Return to Focus on Physiologic Birth Introduction


A Focus on Physiologic Birth

What is Physiologic Birth?

A normal physiologic labor and birth are powered by the innate human capacity of the woman and fetus. This birth is more likely to be safe and healthy because no unnecessary interventions disrupt normal physiologic processes.1 Some women and/or fetuses will develop complications that warrant medical attention to assure safe and healthy outcomes. However, supporting the normal physiologic processes of labor and birth, even in the presence of such complications, has the potential to enhance best outcomes for the mother and infant.2-5

Benefits of Supporting and Fostering Physiologic Birth

Physiologic birth has the following identified benefits for women:

  • Reduced peripartum morbidity primarily through avoidance of surgery and related complications;6

  • Possible reduction in chronic disease through improved likelihood of breastfeeding;7

  • Improved birth experience through access to supportive care and involvement in decision making;8 and

  • Reduced out-of-pocket costs for maternity care primarily through reduced rate of cesarean birth.9

Physiologic birth has the following identified benefits for infants:

  • Reduced likelihood of iatrogenic harms related to augmentation, induction of labor, instrumental vaginal birth, neonatal respiratory distress, and neonatal lacerations;4, 10-12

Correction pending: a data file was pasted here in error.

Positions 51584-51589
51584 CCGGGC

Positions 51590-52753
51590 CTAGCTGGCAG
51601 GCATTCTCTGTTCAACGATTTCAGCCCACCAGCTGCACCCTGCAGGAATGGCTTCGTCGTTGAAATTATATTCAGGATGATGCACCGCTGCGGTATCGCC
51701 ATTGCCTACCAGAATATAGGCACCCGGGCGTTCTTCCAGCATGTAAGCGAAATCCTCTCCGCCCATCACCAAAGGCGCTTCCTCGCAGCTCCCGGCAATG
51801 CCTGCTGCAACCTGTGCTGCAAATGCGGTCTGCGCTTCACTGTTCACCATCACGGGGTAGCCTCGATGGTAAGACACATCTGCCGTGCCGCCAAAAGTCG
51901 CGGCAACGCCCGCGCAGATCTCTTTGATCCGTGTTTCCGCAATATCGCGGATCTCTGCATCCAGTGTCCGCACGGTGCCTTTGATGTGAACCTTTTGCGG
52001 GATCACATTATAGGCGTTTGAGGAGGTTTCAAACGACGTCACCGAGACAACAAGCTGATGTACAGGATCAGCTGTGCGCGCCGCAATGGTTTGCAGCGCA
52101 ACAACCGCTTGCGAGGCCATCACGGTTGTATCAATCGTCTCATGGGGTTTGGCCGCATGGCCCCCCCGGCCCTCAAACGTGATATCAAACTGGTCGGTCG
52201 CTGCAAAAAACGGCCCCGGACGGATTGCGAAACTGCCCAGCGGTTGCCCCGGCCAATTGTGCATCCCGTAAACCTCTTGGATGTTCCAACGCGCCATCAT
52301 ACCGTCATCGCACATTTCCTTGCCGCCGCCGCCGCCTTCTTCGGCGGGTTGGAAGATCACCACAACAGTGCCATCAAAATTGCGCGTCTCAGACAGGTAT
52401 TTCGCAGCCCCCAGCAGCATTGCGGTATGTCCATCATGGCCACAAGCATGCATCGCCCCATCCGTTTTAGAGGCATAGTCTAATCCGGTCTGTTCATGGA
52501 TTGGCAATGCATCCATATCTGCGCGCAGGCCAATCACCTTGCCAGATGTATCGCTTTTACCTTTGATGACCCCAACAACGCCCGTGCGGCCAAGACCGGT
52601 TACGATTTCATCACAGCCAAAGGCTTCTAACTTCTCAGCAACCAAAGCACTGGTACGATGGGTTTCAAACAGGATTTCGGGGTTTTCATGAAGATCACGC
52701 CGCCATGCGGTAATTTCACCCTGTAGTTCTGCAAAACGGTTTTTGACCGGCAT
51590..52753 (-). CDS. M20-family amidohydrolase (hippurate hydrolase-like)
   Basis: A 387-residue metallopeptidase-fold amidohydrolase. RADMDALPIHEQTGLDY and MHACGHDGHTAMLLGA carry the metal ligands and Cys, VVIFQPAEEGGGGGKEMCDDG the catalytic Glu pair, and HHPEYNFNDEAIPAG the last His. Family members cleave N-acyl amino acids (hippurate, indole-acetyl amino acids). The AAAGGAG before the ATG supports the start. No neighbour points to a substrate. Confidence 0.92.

• Possible reduction in likelihood of chronic disease related to cesarean delivery13 and disrupted or delayed breastfeeding;14 and

  • Improved maternal-infant attachment.15

Physiologic birth has the following expected benefits for nurses:

  • Potential for increased engagement and support of women in labor leading to increased professional satisfaction;

  • Improved performance on measures likely to be linked to payment, including patient experience measures (eg, Hospital Consumer Assessment of Healthcare Providers and Systems [HCAHPS] Survey); and

  • Possible reduction in adverse events and related liability claims or payouts due to reduced use of oxytocin, a high-alert medication implicated in half of obstetric claims.16

Physiologic birth has the following expected benefits for obstetricians/midwives:

  • Increased professional satisfaction;

  • Improved performance on measures likely to be linked to payment as payment reforms roll out; and

  • Possible reduction in adverse events and related liability claims or payouts due to reduced use of oxytocin, a high-alert medication implicated in half of obstetric claims.16

Physiologic birth has the following expected benefits for administrators:

  • Improved performance on measures likely to be linked to payment and accreditation as reforms roll out, including
    • nulliparous, term, singleton, vertex cesarean rate
    • elective delivery before 39 weeks gestation
    • episiotomy